Home General Studies Historiography: Theory & Method

Theories of history (Random, Cyclical, Great Man, Great Mind etc.)

Share this
Jul 10, 2022 , Updated: Jul 17, 2022 · 3 min read

Theories of history are theories for why things happened the way they did (and possibly what that means for the future).

1) Random Theory

One popular idea today is that history is random - that the interaction of billions of humans and their choices with all the other natural factors in the world creates history with no perceptible flow or path.

This seems to be demonstrated by the fact that history often turns upon the smallest factors.

One lost order, and an entire battle is lost, one unwise interview, and a politician falls.

2) Cyclical Theory

Cyclical Theory is socio-philosophical concept according to which the periodicity of history is based on the repetition or recurrence of social processes.

These concepts gained considerable currency in "ancient China" and "Egypt" and in "Babylon", as well as among the classical philosophers and historians-a fact associated with society's extremely slow pace of development.

The idea of historical cyclicity was further elaborated by Ibn Khaldun, a 14th-to 15th century Arab philosopher.

3) Great Man Theory

Another idea, which was expressed most clearly in the 19th century, is that history is driven by great men, like the heroes of Greek mythology.

The history of the world is but the biography of great men", - wrote Thomas Carlyle, one of the men who formulated this theory.

The idea is that the world is changed by great men - that India would not have gained its independence without the great freedom fighters, or that "Karl Marx" changed the world forever with the creation of Marxism, and without him, it would not have happened.

4) Great Forces Theory

In opposition to this is what we can call the Great Forces Theory, that the world is not shaped by a few men, but it is changed by factors in societies as a whole.

It holds that the great men are formed and given the opportunities to succeed by the movements of the societies in which they live.

This idea suggests that the important men do not shape the forces and movements in history, but the forces and movements of history create the great men.

That Karl Marx did not change the world with the creation of Marxism, but that the movements in the world created the situation where Marxism would take hold, and Marx just happened to be the man to rise to fill the void.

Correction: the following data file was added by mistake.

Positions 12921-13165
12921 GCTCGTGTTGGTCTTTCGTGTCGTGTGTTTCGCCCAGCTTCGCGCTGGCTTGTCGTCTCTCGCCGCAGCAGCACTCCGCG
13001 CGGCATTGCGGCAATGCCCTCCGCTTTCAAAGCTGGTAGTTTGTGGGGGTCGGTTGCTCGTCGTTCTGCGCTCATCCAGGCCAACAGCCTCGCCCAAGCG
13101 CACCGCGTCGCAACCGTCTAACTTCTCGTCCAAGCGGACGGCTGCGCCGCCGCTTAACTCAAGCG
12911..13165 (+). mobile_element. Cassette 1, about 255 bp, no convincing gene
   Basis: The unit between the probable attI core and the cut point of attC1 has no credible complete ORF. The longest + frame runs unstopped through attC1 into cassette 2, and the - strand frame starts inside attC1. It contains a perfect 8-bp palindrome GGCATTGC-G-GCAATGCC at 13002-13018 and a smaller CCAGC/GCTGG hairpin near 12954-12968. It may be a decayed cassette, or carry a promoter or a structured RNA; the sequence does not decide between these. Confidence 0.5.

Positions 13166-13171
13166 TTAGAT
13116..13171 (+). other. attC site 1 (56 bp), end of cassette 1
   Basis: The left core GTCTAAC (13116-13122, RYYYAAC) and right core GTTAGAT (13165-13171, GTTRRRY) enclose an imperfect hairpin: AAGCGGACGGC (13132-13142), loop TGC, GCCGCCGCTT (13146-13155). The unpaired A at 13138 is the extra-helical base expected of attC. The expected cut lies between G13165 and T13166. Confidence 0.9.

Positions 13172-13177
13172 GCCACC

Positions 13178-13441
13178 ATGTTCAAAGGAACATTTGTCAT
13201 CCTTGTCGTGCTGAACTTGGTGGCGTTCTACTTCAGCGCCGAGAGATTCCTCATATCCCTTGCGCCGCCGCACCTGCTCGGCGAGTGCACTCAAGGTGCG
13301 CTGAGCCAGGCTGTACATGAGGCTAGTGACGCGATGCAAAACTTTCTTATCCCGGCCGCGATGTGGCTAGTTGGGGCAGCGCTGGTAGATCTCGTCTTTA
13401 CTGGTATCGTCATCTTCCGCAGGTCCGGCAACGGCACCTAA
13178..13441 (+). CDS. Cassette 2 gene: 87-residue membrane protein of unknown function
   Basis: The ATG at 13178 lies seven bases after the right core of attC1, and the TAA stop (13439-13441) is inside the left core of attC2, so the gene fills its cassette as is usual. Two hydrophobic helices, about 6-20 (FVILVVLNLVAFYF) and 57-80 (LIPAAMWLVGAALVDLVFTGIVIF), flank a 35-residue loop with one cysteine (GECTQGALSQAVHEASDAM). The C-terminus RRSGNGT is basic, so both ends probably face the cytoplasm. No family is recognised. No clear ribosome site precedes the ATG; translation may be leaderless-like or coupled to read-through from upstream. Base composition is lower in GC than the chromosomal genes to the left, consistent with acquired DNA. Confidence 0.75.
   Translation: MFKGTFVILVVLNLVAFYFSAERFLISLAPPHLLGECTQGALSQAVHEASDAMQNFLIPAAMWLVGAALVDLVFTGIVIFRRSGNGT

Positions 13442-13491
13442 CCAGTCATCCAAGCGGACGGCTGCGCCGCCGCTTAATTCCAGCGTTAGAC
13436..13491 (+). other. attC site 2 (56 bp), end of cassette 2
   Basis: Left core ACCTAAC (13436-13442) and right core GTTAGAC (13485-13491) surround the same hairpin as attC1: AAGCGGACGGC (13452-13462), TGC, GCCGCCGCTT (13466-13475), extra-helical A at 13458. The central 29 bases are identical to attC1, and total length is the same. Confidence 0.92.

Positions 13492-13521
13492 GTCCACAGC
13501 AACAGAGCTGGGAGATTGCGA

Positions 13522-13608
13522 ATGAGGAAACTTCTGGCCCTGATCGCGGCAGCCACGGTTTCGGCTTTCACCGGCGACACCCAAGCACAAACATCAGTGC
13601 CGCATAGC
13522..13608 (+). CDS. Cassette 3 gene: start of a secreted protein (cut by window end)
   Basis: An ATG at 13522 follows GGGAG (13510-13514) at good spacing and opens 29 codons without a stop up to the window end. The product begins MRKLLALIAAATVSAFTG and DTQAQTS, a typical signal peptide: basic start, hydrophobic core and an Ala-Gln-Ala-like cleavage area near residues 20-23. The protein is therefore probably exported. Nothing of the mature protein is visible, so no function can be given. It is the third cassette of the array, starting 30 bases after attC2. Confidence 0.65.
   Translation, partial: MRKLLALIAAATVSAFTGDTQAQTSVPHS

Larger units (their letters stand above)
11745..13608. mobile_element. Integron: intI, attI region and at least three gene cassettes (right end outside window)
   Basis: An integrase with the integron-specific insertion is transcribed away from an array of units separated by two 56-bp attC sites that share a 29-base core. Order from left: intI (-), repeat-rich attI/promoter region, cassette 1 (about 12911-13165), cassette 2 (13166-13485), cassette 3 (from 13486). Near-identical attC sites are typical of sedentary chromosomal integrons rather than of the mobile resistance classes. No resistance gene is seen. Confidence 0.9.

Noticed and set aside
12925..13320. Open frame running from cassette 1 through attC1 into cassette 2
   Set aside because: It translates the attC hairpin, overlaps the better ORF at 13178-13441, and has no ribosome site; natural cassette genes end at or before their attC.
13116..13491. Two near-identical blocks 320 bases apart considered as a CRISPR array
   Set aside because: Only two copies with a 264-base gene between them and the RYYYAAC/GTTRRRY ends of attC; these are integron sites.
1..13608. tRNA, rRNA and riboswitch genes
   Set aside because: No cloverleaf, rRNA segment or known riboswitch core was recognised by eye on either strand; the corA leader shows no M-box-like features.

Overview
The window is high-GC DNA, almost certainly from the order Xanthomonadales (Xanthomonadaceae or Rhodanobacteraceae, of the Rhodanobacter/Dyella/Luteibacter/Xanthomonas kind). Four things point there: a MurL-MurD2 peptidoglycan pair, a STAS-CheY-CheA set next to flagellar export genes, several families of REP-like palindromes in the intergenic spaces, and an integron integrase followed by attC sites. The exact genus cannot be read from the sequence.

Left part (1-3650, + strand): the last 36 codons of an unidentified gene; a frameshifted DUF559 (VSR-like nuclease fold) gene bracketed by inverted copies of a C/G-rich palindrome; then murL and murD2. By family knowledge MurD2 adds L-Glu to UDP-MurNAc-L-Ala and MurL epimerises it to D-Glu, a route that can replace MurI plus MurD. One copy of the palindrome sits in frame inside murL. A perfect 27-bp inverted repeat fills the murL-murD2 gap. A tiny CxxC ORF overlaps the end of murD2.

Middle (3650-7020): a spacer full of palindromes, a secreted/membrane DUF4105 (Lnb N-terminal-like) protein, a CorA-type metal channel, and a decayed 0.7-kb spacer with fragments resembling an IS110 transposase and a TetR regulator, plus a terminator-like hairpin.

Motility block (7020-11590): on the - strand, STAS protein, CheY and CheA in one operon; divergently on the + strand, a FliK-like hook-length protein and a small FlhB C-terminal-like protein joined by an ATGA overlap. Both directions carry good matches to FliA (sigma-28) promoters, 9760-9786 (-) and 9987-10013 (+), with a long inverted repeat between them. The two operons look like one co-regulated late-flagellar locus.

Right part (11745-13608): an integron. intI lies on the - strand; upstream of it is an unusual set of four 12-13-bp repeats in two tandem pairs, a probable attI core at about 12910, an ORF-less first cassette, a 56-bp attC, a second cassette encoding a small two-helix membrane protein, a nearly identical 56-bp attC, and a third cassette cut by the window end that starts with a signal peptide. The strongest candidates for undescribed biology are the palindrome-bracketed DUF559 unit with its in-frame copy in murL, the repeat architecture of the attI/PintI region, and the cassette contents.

The Great Forces theory takes many forms.

Some say that history is driven by economics, or technology, or the struggle for human rights, or a hundred other factors.

5) Divine Providence Theory

There is another philosophy of history, which has fallen out of favour in recent times - that history is controlled by God.

Many figures in history have held this view including "George Washington".

It is this system of history that is put forth in the Bible.

It says that at times God uses kings, whose hearts he "turneth it whithersoever he will," or he chooses "the foolish things of the world to confound the wise; and God has chosen the weak things of the world to confound the things which are mighty."

Although men are used by God in history, he does not rely on them.

If the person you might expect to do something does not fulfil their role, than God has planned for someone else to take their place.

6) Great Mind Theory

A more sophisticated and philosophical variant of the Great God-Man line of thought is the notion that history is drawn forward or driven ahead by some ideal force in order to realise its preconceived ends.

Hegel was the foremost modern exponent of this theory that the progress of mankind consisted in the working out and consummation of an idea.

The Great Mind Theory easily slides into the notion that some set of brilliant intellects, or even one mental genius, supplies the mainspring of human advancement.

Thus some 18th century rationalists who believed that "opinion governs mankind" looked toward an enlightened monarch to introduce the necessary progressive reconstruction of the state and society.

A more widespread manifestation of this approach contrasts to the unthinking mob some upper stratum of the population as the exemplar of reason which alone can be entrusted with political leadership and power.

Read next

Ancient Indian Historiography (Sources, Tradition, Itihasa, Puranas, Charita)

Historiography: Theory & Method
Jul 18, 2022 · 12 min read

Historiography: 19th Century (Romanticism, History as Literature & French Historiography)

Historiography: Theory & Method
Jul 18, 2022 · 10 min read

Historiography: Enlightenment (Montesquieu, Voltaire, Robertson, Gibbon)

Historiography: Theory & Method
Jul 18, 2022 · 4 min read

Historiography: Renaissance (Petrarch, Biondo, Machiavelli & Guicciardini)

Historiography: Theory & Method
Jul 18, 2022 · 6 min read

Historiography: Medieval historiography (Augustine, Bede, Otto, Al-Biruni & Ibn Khaldun)

Historiography: Theory & Method
Jul 18, 2022 · 17 min read

Operations in Historiography (Preliminary, Analytical & Synthetic)

Historiography: Theory & Method
Jul 18, 2022 · 7 min read